By Leo Haggerty

Let’s review, shall we?  The National Basketball Association and the National Hockey League, using only the bubble approach, successfully navigated through a truncated regular season as well as an expanded playoff scenario to crown champions.  Major League Baseball struggled to complete a 60-game regular season schedule along with a modified bubble playoff plan that barely managed to declare a winner.  The National Football League and the NCAA are in the midst of trying to to play their 2020 pigskin regular season and to say it’s been a challenge is an understatement.  Both groups are facing cancellations and postponements as they try to deal with the weekly Covid-19 outbreaks everywhere.

That’s where the sports world stands as we head in November.  Now, the NBA and the NHL and MLB has to make some serious decisions as to when their new campaigns will commence.

Here’s the salient facts that the three professional leagues must consider.  The first, and probably the foremost issue, is when to start the new seasons.  This is going to be crucial to the survival of a good many franchises in all professional leagues.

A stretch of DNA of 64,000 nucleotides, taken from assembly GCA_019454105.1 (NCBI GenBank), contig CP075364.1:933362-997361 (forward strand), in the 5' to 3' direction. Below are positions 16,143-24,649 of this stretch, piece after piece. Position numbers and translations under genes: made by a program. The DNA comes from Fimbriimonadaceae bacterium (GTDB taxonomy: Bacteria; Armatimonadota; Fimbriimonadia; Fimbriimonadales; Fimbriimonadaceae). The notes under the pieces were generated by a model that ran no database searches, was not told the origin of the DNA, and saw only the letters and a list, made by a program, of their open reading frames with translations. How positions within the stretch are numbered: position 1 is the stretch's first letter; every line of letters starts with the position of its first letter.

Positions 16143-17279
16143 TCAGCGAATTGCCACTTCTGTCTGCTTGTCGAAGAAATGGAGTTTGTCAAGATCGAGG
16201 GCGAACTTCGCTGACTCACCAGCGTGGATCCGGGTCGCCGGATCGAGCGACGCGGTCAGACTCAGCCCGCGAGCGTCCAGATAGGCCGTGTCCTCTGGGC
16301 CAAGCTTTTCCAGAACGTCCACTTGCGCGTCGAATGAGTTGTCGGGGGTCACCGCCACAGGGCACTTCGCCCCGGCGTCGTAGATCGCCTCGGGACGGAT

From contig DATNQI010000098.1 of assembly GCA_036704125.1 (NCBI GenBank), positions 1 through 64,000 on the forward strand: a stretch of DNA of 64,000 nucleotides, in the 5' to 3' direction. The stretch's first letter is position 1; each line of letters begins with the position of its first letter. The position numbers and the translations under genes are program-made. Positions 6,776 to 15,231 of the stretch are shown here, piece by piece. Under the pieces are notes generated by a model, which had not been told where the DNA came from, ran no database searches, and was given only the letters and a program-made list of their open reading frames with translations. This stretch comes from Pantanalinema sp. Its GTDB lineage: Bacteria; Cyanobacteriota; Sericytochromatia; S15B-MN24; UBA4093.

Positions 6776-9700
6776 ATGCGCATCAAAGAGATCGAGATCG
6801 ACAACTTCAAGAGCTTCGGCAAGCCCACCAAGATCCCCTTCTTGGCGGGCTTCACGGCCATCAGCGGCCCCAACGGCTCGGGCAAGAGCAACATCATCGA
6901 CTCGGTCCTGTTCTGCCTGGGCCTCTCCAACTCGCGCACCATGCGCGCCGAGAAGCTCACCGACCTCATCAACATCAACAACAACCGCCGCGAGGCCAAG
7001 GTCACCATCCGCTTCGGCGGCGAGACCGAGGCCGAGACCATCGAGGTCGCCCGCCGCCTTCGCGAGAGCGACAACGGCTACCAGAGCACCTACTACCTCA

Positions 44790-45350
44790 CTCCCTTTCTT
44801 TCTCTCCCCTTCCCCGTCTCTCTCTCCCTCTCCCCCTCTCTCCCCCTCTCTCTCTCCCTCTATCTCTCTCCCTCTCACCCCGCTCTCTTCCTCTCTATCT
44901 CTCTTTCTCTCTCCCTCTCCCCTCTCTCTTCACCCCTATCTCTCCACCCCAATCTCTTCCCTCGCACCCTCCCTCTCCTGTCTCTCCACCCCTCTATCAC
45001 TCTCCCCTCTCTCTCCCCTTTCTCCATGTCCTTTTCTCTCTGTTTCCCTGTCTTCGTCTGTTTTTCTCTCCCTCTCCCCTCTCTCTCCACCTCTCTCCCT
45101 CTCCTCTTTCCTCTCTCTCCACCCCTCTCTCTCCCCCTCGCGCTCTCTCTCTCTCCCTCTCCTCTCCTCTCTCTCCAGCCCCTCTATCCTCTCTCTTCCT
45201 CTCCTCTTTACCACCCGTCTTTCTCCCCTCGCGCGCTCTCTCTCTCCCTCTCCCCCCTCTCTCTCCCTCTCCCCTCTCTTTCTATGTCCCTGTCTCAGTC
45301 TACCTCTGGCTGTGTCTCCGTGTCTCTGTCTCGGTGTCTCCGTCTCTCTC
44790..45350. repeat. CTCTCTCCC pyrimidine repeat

The trio of professional groups all depend on fans packing their auditoriums and stadiums.  Granted, because of television contracts, some need the revenue from gate receipts more than others but they all need that influx of money to be sustainable.

Frankly, some franchises in all three sports will not be able to survive another year of bubble contest whether they are on the local or national level.  Those teams, and it will be more than one, will not be able exist for another year using that model.

Also, all three leagues will have to have serious discussions with the individuals that represent their players associations. With the limited amount of revenue from the previous seasons, both sides will have to come to some sort of compromise on a how salaries will be reconstructed the move forward.

These groups must come to a temporary agreement, and I emphasize temporary, to allow teams to compete.  If that does not come to fruition, that will cause that specific league to make the hard decision as to whether to postpone or even cancel their upcoming season.

The second is the safety of all the people attending the tilts.  It would be a PR nightmare if there was an outbreak caused by attending a professional sports contest.

For all of the above reasons, I submit to you that the NBA and the NHL will be forced to delay their openings. Look for both leagues to back up their 2020-21 seasons to February of 2021 or even later.  Also, look for MLB to back up opening day to early April or later.

Hopefully, there will be a breakthrough and a vaccine will be developed that makes all the points I have made moot.  If not, be prepared for another year of pandemic sports where no one knows when games will be contested.

Why, you ask?  Because it’s the right thing to do for everyone involved.